The Board works hard to follow knowledge based decision-making processes with the goal at the end to come to consensus. I am learning “to work well with others”.  When the ALSC Board concludes a vote, we all support that decision.  There is no, “well we voted on this, but I really didn’t want to.”  We stand together – united.    I should state our Board acknowledges that as a group we have knowledge gaps especially in regard to the lack of diversity in the composition of the board.  Correcting that knowledge gap is a priority for ALSC and the Board.

What do you wish ALSC members knew about ALSC or about ALSC Board of Directors?

At Annual in Chicago, the Emerging Leaders presented a report, The Path to Youth Library Leadership.  The report highlighted that Children’s Librarians wanted financial skills.  I want our members to know that the budget committee is a great place to get your feet wet with a support system.  You don’t have to install accounting software or sign checks to be the ALSC Fiscal Officer.   We have an outstanding Executive Director, Aimee Strittmatter, who works closely with both the Fiscal Officer and the Budget Chair.  I am lucky that the previous Fiscal Officer mentored me as Budget Chair and is still there for me as Fiscal Officer.  I am trying to follow her example and provide the Budget Chair and next Fiscal Officer with the same support.  I have a business background, but with any endeavor there is a learning curve.  The most difficult thing I found was that ALA uses a huge amount of acronyms and non-profit and for-profit accounting terms are sometimes different.  The ALSC Budget Manual has an excellent glossary and is an overall great resource and can be found on the ALSC Budget Committee Page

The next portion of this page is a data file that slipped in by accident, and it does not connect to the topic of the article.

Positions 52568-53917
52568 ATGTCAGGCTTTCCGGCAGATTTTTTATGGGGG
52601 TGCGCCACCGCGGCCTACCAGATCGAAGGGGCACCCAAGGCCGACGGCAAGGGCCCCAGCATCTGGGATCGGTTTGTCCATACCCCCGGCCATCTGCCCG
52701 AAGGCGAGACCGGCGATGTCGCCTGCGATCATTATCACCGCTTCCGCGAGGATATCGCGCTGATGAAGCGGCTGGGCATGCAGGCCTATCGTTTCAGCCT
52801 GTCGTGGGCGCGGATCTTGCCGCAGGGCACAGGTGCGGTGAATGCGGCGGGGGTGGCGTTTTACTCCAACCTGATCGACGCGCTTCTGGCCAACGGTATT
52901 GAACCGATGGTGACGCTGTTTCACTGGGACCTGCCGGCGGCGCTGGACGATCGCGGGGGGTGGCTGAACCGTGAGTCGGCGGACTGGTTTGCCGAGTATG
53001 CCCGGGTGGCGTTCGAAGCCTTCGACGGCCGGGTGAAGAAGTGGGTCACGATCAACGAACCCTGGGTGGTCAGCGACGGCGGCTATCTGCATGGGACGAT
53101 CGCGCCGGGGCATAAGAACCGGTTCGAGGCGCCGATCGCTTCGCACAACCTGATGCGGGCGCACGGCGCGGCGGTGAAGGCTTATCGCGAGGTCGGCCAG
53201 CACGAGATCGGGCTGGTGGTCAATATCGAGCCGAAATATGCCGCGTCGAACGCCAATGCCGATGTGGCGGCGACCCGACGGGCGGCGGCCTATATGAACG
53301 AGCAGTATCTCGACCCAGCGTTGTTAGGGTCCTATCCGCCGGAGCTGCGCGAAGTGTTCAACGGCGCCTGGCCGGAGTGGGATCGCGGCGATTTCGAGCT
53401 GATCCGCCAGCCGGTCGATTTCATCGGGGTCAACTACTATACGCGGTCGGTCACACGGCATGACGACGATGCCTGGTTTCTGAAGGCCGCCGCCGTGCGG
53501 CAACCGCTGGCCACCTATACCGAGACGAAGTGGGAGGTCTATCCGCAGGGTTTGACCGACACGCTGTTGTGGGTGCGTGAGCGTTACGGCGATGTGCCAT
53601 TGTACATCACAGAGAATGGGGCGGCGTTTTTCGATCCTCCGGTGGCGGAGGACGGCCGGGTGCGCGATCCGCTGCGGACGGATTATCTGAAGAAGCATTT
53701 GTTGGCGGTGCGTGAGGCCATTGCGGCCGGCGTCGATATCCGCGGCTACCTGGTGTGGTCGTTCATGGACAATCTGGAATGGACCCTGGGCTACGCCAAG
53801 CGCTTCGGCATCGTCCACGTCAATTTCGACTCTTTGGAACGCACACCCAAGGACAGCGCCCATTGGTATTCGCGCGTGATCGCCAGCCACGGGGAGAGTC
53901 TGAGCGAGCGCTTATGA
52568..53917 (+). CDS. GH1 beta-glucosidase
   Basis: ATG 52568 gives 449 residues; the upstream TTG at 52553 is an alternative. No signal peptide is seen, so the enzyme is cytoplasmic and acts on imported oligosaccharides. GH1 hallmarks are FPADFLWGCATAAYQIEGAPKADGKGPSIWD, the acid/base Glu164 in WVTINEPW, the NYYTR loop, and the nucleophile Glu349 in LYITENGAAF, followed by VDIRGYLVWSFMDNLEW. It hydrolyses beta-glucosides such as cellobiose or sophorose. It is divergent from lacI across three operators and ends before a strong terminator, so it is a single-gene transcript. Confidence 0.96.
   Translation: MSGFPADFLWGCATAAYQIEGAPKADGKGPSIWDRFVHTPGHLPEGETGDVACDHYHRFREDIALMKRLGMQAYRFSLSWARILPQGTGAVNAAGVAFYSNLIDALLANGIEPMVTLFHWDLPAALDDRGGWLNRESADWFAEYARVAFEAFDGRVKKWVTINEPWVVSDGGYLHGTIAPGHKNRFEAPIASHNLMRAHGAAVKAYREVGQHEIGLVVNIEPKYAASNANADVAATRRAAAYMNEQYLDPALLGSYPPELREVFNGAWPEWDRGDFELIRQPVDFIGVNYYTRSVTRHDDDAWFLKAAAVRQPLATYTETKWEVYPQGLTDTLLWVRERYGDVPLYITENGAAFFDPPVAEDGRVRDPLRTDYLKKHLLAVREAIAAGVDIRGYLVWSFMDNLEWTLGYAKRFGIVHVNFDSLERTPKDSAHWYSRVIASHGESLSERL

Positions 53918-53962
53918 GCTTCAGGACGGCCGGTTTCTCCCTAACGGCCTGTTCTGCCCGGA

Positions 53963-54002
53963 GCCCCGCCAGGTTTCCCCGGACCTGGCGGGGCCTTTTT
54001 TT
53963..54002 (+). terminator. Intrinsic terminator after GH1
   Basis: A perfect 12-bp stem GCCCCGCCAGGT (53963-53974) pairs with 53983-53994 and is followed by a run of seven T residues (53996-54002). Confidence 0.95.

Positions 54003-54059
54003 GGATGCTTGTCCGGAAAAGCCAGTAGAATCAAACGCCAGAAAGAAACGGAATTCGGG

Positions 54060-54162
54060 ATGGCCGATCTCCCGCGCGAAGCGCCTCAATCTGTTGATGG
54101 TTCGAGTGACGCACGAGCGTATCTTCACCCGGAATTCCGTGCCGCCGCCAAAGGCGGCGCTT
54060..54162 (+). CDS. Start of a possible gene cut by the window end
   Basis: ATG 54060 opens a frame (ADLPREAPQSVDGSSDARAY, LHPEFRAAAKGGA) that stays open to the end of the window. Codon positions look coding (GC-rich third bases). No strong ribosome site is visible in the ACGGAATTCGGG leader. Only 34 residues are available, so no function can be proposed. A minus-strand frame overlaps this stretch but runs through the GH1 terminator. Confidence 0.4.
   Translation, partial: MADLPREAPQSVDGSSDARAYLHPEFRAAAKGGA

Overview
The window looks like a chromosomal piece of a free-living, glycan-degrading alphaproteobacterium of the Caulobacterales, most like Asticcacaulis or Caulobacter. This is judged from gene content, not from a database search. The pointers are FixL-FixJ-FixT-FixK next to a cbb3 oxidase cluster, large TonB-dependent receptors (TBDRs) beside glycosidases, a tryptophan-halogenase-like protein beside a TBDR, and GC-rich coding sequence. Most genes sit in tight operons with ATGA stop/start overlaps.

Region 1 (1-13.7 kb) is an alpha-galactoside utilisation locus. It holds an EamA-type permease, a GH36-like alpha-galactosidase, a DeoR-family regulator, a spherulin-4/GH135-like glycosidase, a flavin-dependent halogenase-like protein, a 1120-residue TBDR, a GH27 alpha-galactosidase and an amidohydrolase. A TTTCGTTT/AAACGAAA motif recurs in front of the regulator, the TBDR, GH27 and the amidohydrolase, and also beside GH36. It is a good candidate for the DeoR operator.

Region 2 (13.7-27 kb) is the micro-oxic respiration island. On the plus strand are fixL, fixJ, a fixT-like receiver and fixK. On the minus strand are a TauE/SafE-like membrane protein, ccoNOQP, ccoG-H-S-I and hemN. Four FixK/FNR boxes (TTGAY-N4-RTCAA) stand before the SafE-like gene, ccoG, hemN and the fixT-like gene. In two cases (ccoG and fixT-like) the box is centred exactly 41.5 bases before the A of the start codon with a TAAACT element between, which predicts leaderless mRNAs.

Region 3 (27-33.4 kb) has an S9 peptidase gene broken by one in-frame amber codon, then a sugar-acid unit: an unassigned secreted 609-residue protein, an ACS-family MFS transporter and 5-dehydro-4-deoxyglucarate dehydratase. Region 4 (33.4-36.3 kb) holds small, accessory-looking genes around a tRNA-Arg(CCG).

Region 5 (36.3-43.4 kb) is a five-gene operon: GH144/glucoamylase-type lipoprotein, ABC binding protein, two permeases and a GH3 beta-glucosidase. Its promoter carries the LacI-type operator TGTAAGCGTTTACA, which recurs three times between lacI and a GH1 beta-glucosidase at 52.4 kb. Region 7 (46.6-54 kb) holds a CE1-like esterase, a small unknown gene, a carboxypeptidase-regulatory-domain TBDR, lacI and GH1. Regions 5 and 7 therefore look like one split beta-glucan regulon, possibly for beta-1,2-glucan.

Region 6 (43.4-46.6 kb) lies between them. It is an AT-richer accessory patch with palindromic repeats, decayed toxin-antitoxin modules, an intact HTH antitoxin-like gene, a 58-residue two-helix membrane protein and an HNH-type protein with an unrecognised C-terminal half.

Many of ALSC members may not know that Membership Dues cover only a portion of ALSC’s budget. The Newbery, Caldecott, and Wilder Banquet is not a fundraiser and that is why you don’t get a tax receipt for attending.  We do accept donations through our Friends of ALSC fund.  Your gift to Friends of ALSC is tax-deductible.  Funds have been used for projects such as the Student Gift Memberships, Babies Need Words Every Day, and National Institute Scholarships and Networking Events.

ALSC members should reach out to me if…

They want to get to together to learn more about ALSC, its finances, or being a non-traditional librarian.  I was the grant evaluator for ALSC’s Curiosity Creates Program.  I did speed coffee (better than speed dating) with the recipients one morning at ALA Mid-Winter in Boston.  I found out that the first recipient wanted to stay to hear the second recipient, and soon a table for two became a coffee klatch.  Those connections were a personal highlight of the project.  I always try to have coffee, tea, or drinks with members when I am at conference or when I am traveling. I love exchanging ideas and it makes me a better Fiscal Officer.   If we can’t meet in person, I am happy to email, Skype, or chat.

Photo Courtesy of Paula Holmes


Paula Holmes is the ALSC Fiscal Officer 2016-2019 and serves on the Upper St. Clair Township (PA) Library Board.  You can reach her at


  1. Christopher Brown

    Great article! I think Paula is succeeding at making the numbers side of ALSC more accessible to general members. It’s exciting to know that if a committee has a great idea, there may be a place to find to implement it and turn an idea into reality. As a former Budget committee member, this is a committee for anyone serious about serving ALSC. I learned more about the organization in two years than in the previous eight.

    1. Paula Holmes

      You made my day! Great committee members, like you, make the ALSC Budget Committee a transparent, well-run, interesting, dynamic, fun, informative, (am I missing something) and overall excellent ALSC Committee. I truly appreciate(d) your enthusiasm. See my note above about getting to together at conferences and travel – you can sit by me anytime.